Preface: Selling a privately held business requires, time, effort, and cost to initially locate a bidder through to finalizing a successful transaction. The liquidity of the investment is a key attribute that reflects the value premium with an applicable discount.
Profitability and Business Valuation: Appraisals Are a Prophecy of an Enterprise’s Future Cash Flow Value (Segment III)
Credit: Donald J. Sauder, CPA | CVA
What is a Right Rate of Return?
At the heart of all business valuations is a marketplace rate of return on a business “investment”. This is often either a mathematical divisor or a multiplier. If you are investing in a bank certificate of deposit, rates vary from bank to bank. So likewise do dividend rates from business to business, and net earnings also fluctuate. For instance, if you invest in dividend stocks, what is your expected rate of return on the investment? Always, the higher the risk, the higher the rate of investment return on that asset. Managing the entire chess board of investment rates of return, (a.k.a. investment yields) is the Federal Reserve in the United States.
When an assessment of value is generated on a business, immediately generated is a correlating assumption as to how the credit markets will provide liquidity both for investors and consumers in the future. Liquidity and velocity of money are indicators to economic stability.
Correspondingly, in stable economic conditions, business valuations are higher than in recession conditions. This difference includes, among a multitude of factors, the access to credit for buyers, purchasing power of customers, and the effective rate of return on the investment in that higher risk business environment.
Higher investment rates of return result in lower business value, and lower rates of return result in higher business value because of the investment yield on the business assets. Determining the appropriate rate of return on a business is the work of financial market participants. For instance, valuations can sometimes use an addend approach for a capitalization factor, such as a risk-free rate e.g., Treasury bonds, adding on an equity risk premium rate, with a size premium rate addition, and then frost an industry and company risk premium rate for a summed market rate of return on the investment.
Capitalization rates when they are multiples are a certain percentage. For instance, a three-times multiple is essentially a 33% rate or return for the investment, and a four-times multiple is a 25% rate return. The rate is obtained when dividing one with the multiple. So, a 20% capitalization rate is a five-times multiple of cash flows.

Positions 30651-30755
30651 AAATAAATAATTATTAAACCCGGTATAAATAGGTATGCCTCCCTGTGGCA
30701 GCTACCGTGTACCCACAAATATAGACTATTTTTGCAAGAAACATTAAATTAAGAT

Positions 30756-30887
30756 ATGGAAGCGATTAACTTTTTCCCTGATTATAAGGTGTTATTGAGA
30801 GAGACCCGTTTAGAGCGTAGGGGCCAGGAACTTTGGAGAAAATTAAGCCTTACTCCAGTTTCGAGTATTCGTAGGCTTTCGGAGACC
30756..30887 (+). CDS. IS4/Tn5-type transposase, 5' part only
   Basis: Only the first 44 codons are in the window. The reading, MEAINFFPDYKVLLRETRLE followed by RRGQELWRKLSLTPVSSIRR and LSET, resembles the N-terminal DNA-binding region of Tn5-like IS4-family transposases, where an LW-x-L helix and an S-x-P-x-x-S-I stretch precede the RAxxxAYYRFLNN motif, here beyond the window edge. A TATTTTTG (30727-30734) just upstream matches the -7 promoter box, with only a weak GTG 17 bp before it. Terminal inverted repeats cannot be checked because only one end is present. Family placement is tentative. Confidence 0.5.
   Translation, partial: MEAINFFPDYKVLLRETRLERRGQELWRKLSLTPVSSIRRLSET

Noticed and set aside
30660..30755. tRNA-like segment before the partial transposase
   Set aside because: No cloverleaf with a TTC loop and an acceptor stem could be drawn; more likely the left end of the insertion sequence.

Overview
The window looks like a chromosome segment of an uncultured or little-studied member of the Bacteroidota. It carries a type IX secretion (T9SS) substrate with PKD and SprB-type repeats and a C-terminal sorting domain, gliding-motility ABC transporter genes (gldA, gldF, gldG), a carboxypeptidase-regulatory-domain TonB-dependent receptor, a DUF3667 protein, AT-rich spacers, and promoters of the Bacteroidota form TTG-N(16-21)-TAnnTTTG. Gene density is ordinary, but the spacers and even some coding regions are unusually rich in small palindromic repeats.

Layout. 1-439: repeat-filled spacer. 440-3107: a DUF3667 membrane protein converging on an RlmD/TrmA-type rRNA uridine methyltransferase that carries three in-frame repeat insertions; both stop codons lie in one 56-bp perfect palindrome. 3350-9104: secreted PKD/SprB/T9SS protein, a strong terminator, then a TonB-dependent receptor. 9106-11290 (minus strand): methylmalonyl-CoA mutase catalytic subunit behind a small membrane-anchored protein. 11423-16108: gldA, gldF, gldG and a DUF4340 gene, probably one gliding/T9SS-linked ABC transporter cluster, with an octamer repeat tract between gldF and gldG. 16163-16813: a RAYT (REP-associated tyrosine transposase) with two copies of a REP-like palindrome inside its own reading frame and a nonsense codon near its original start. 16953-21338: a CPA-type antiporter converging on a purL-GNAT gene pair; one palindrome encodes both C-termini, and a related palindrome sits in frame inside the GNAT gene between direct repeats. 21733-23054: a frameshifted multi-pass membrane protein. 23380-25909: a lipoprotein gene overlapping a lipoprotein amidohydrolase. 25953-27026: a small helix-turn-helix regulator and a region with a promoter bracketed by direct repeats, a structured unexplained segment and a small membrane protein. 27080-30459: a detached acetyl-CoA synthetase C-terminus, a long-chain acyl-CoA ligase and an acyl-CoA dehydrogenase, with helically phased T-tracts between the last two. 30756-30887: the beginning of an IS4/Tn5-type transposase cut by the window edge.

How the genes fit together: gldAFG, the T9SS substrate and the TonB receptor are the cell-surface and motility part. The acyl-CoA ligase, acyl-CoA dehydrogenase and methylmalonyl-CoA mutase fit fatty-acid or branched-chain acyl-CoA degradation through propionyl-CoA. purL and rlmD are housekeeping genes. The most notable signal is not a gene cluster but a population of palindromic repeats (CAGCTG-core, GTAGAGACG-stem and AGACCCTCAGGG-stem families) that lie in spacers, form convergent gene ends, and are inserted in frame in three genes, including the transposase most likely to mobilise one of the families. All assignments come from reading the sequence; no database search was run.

Normalized net income, EBITA, or operating cash flows, and tax effective adjustments and extraordinary earnings or expenses are all part of valuation. Yet appropriate capitalization rates on those earnings can lead to many varying opinions among business valuators.
What about Buyer Discounts?
One precisely misunderstood feature of business valuation is necessary and reasonable discounts for lack of marketability and lack of control or minority interests. Simply capitalizing normalized earnings is not the final value of a business. Too often overlooked among entrepreneurs, there are substantial differences between business ownership of a publicly traded business and that of a private enterprise as an investment. Selling a privately held business requires, time, effort, and cost to initially locate a bidder through to finalizing a successful transaction. The liquidity of the investment is a key attribute that reflects the value premium with an applicable discount.
When valuing a business with a potential and ready buyer, it does not change a fair market value of an enterprise. Fair market value is the price at which two bidders would agree to both purchase the business. When you bid on an asset at an auction, the final bid is not fair market value. It is the second to last bid supposedly because you could immediately sell the purchase for that price in the marketplace. Only you bid that final sales price for an auction asset, and therefore, the asset doesn’t hold that value to any other marketplace participants, other than to your final bid. Does the highest bidder always win?